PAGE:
Hyderabad: Privatisation of public sector banks is not the answer to address the current problems in the sector, according to some industry figures, who say PSU banks need empowered boards with freedom to operate efficiently in an environment free from political interference.
Former chief financial officer of Infosys Ltd, V. Balakrishnan, noted that the Global Trust Bank was a private bank when it failed, amid a debate on the functioning of PSU banks and whether there is a case for privatising them.
“Also, in a country where the unbanked population is still high, you need public sector banks to both increase the reach as well as meet social objectives," he told PTI. Balakrishnan said India’s savings rate also is very high and public sector banks provide the required safety net and comfort for savers.
The Banks Board Bureau, he said, should be made really effective in selecting the chief executive officer (CEO), their compensation, their performance evaluation and also appointment of independent board members.
“The banks should be completely freed from political interference," Balakrishnan stressed. “At the end of the day, it is the proper institutional mechanism along with strict regulatory mechanism and regulatory oversight that will determine the success of PSU banks."
But another former CFO of Infosys, T.V. Mohandas Pai, concurred with the view of former NITI Aayog vice chairman Arvind Panagariya, who has made a strong case for privatisation of public sector banks with the exception of SBI.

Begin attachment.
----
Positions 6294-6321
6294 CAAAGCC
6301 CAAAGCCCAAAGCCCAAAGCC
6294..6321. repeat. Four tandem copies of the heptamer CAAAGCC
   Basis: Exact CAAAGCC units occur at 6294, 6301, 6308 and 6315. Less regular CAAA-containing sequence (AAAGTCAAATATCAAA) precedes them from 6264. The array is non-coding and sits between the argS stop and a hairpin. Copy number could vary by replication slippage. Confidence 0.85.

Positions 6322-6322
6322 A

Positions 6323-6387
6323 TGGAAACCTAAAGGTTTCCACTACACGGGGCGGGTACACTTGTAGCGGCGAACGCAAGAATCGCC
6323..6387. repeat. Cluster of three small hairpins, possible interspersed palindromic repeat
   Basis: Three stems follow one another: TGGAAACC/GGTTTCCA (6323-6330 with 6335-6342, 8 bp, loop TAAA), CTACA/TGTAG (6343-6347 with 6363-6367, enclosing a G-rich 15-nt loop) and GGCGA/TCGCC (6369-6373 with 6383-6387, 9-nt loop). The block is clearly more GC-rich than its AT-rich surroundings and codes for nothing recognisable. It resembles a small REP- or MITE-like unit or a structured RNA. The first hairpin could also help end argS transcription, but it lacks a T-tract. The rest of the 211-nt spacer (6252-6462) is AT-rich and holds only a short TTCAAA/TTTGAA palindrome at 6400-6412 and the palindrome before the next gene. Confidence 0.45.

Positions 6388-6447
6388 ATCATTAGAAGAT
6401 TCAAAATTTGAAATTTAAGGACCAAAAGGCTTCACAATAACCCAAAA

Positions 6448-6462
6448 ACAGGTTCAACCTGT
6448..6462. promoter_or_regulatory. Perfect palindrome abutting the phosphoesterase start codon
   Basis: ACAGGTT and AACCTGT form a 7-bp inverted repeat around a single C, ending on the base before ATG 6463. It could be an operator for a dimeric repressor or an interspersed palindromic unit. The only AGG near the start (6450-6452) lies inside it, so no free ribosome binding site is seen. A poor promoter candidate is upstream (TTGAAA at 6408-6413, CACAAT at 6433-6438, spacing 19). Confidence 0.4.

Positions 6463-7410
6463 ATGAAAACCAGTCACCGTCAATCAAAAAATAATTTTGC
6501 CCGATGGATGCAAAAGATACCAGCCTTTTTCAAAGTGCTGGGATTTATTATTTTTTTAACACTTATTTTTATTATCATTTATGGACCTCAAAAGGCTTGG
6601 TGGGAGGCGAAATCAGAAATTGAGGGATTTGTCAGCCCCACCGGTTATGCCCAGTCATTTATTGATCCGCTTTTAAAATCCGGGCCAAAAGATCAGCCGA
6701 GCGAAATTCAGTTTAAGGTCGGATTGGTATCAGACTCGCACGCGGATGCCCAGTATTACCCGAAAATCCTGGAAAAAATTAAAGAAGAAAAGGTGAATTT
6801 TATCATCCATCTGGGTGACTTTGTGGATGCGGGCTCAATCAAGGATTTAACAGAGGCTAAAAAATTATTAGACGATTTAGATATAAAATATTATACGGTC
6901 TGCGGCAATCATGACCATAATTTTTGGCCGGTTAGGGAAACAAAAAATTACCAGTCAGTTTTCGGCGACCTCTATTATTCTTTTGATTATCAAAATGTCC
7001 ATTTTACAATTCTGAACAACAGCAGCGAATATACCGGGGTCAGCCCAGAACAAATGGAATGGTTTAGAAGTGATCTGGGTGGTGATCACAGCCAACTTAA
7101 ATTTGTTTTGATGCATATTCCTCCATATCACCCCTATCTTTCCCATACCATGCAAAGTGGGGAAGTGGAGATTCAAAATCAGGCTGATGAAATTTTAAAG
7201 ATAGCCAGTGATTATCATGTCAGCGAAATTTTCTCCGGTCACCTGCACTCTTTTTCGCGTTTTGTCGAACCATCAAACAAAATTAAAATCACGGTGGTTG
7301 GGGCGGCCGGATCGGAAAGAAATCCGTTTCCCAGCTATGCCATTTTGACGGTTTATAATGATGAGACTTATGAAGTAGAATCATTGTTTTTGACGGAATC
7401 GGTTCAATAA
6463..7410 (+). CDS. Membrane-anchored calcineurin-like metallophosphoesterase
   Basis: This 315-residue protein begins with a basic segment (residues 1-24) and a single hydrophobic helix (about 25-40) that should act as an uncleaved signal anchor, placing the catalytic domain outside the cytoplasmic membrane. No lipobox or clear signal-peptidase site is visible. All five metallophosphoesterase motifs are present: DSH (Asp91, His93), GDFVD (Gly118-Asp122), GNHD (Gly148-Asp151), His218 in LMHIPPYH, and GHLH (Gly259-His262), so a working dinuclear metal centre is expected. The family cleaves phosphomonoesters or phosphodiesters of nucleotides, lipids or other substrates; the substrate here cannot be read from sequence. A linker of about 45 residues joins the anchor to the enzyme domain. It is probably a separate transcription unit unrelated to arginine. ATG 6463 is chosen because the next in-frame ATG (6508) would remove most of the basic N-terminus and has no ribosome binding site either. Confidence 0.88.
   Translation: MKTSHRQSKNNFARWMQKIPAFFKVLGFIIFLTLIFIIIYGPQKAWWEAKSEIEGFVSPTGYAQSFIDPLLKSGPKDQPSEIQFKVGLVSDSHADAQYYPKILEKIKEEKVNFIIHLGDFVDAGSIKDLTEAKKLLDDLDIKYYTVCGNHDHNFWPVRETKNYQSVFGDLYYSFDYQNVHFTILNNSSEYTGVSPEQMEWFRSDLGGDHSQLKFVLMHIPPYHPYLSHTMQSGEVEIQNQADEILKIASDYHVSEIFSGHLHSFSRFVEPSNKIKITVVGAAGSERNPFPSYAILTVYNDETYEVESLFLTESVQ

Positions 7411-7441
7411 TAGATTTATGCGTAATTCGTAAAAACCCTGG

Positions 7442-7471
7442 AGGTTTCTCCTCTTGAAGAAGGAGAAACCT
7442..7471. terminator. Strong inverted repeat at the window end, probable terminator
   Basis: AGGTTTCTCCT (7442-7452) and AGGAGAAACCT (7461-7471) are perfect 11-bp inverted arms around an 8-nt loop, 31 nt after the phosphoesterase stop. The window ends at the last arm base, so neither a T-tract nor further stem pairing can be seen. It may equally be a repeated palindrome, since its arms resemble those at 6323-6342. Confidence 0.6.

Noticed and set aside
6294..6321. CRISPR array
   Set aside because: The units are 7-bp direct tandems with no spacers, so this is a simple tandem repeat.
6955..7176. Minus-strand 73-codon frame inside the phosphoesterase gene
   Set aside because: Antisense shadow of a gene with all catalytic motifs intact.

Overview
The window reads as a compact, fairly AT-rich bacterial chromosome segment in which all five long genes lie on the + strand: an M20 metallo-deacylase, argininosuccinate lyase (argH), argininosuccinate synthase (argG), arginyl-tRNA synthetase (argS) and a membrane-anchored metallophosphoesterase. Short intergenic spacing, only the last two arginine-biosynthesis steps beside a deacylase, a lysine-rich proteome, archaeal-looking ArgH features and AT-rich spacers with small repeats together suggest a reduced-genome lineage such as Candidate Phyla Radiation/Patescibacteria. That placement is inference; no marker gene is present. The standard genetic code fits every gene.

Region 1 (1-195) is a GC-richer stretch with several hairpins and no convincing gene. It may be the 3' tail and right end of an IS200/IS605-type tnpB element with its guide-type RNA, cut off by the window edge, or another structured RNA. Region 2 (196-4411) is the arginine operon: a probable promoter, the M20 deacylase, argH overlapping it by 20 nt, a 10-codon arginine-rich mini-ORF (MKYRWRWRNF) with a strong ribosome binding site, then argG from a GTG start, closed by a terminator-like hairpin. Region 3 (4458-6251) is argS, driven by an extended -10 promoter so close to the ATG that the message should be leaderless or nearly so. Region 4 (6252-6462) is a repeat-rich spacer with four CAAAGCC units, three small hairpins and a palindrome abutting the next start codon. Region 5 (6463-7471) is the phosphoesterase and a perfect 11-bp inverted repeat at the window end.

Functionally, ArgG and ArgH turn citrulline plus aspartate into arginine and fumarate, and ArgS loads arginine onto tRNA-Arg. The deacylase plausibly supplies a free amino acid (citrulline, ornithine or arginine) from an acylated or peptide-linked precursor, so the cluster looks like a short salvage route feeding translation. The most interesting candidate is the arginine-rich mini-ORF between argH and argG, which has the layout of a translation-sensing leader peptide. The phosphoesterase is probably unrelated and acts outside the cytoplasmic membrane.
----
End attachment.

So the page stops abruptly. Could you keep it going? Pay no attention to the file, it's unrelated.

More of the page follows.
“Yes, I agree (with Panagariya). They (PSBs) need their freedom to operate. Right now the problem is the owner who does not let them work efficiently," Pai said. Meanwhile, a retired chairman and managing director of a large PSB suggested empowering boards of PSBs, allowing it to choose leadership and also recruit good human resource to significantly improve the functioning of the sector.
He said in a fast-changing world, PSU banks need to internalise a lot of technologies and they need to have an agile and nimble structure. “You have to really empower the boards because they sit with banks with greater time frequency. They should be given the freedom to decide on the leadership and also the strategy," said this former top banker on condition of anonymity.
Different banks are at different stages of risk management, and the finance ministry’s “cookie-cutter" approach that “every bank is like this" does not really address the issues, he said. What is needed is empowerment of the boards and bringing in right practices, risk management processes, monitoring and right mitigation measures, he noted.
“Board should decided leadership (chairman, executive director)...how to recruit, who are the people who should be there. They need to decide, instead of the ministry giving you directions all the time; again for the ministry, it’s not humanly possible. They (finance ministry) will always try to have a cookie-cutter approach," he added.
“Today, the finance ministry conducts 45-minute interview in order to determine who should lead the bank for the next three years.. Somebody will speak very well and that person may be only talk and no execution. You can never make out (in a short interview)," the former official said.